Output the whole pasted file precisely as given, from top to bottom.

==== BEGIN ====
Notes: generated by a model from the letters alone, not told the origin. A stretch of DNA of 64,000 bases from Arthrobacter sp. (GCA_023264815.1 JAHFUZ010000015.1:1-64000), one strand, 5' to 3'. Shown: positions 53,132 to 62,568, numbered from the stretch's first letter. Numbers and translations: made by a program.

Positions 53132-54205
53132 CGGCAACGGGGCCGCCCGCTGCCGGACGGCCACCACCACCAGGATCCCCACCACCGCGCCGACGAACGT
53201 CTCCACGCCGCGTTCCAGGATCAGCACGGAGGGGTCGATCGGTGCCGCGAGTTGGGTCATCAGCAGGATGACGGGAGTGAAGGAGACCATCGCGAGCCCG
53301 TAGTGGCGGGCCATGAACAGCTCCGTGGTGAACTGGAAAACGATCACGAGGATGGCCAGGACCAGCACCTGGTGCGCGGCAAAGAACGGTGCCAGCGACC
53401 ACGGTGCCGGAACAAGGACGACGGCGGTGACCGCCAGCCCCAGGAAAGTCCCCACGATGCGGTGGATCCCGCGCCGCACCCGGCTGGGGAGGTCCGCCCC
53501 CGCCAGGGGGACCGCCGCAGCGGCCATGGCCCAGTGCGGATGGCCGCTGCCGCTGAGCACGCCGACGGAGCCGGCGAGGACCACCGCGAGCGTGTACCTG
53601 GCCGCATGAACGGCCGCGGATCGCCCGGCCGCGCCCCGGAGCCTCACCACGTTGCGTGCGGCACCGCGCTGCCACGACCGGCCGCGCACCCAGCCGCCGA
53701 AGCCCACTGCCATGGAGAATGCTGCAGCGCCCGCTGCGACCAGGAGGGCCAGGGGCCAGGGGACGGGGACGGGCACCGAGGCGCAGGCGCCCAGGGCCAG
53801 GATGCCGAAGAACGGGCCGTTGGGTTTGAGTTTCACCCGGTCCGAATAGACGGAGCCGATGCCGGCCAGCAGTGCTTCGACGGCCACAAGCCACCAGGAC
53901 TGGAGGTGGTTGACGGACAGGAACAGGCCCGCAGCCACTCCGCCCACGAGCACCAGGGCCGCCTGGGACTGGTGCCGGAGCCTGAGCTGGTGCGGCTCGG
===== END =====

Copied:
Notes: generated by a model from the letters alone, not told the origin. A stretch of DNA of 64,000 bases from Arthrobacter sp. (GCA_023264815.1 JAHFUZ010000015.1:1-64000), one strand, 5' to 3'. Shown: positions 53,132 to 62,568, numbered from the stretch's first letter. Numbers and translations: made by a program.

Positions 53132-54205
53132 CGGCAACGGGGCCGCCCGCTGCCGGACGGCCACCACCACCAGGATCCCCACCACCGCGCCGACGAACGT
53201 CTCCACGCCGCGTTCCAGGATCAGCACGGAGGGGTCGATCGGTGCCGCGAGTTGGGTCATCAGCAGGATGACGGGAGTGAAGGAGACCATCGCGAGCCCG
53301 TAGTGGCGGGCCATGAACAGCTCCGTGGTGAACTGGAAAACGATCACGAGGATGGCCAGGACCAGCACCTGGTGCGCGGCAAAGAACGGTGCCAGCGACC
53401 ACGGTGCCGGAACAAGGACGACGGCGGTGACCGCCAGCCCCAGGAAAGTCCCCACGATGCGGTGGATCCCGCGCCGCACCCGGCTGGGGAGGTCCGCCCC
53501 CGCCAGGGGGACCGCCGCAGCGGCCATGGCCCAGTGCGGATGGCCGCTGCCGCTGAGCACGCCGACGGAGCCGGCGAGGACCACCGCGAGCGTGTACCTG
53601 GCCGCATGAACGGCCGCGGATCGCCCGGCCGCGCCCCGGAGCCTCACCACGTTGCGTGCGGCACCGCGCTGCCACGACCGGCCGCGCACCCAGCCGCCGA
53701 AGCCCACTGCCATGGAGAATGCTGCAGCGCCCGCTGCGACCAGGAGGGCCAGGGGCCAGGGGACGGGGACGGGCACCGAGGCGCAGGCGCCCAGGGCCAG
53801 GATGCCGAAGAACGGGCCGTTGGGTTTGAGTTTCACCCGGTCCGAATAGACGGAGCCGATGCCGGCCAGCAGTGCTTCGACGGCCACAAGCCACCAGGAC
53901 TGGAGGTGGTTGACGGACAGGAACAGGCCCGCAGCCACTCCGCCCACGAGCACCAGGGCCGCCTGGGACTGGTGCCGGAGCCTGAGCTGGTGCGGCTCGG